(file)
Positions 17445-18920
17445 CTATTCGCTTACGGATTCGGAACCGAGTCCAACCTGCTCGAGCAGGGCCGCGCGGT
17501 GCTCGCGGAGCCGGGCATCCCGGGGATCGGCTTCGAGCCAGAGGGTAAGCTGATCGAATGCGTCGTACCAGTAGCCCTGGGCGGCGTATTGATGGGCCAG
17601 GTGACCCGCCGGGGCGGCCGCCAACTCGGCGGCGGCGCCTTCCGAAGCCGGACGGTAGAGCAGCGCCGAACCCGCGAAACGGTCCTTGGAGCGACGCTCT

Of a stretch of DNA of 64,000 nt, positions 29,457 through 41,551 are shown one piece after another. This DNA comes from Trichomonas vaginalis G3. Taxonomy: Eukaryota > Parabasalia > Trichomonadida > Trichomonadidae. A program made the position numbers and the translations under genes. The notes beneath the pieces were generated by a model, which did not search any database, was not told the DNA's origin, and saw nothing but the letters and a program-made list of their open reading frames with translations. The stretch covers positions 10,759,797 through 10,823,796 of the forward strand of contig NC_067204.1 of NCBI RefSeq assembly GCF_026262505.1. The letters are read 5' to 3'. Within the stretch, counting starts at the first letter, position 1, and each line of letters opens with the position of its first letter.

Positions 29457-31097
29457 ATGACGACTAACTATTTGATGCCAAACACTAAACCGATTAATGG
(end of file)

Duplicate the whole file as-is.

Positions 17445-18920
17445 CTATTCGCTTACGGATTCGGAACCGAGTCCAACCTGCTCGAGCAGGGCCGCGCGGT
17501 GCTCGCGGAGCCGGGCATCCCGGGGATCGGCTTCGAGCCAGAGGGTAAGCTGATCGAATGCGTCGTACCAGTAGCCCTGGGCGGCGTATTGATGGGCCAG
17601 GTGACCCGCCGGGGCGGCCGCCAACTCGGCGGCGGCGCCTTCCGAAGCCGGACGGTAGAGCAGCGCCGAACCCGCGAAACGGTCCTTGGAGCGACGCTCT

Of a stretch of DNA of 64,000 nt, positions 29,457 through 41,551 are shown one piece after another. This DNA comes from Trichomonas vaginalis G3. Taxonomy: Eukaryota > Parabasalia > Trichomonadida > Trichomonadidae. A program made the position numbers and the translations under genes. The notes beneath the pieces were generated by a model, which did not search any database, was not told the DNA's origin, and saw nothing but the letters and a program-made list of their open reading frames with translations. The stretch covers positions 10,759,797 through 10,823,796 of the forward strand of contig NC_067204.1 of NCBI RefSeq assembly GCF_026262505.1. The letters are read 5' to 3'. Within the stretch, counting starts at the first letter, position 1, and each line of letters opens with the position of its first letter.

Positions 29457-31097
29457 ATGACGACTAACTATTTGATGCCAAACACTAAACCGATTAATGG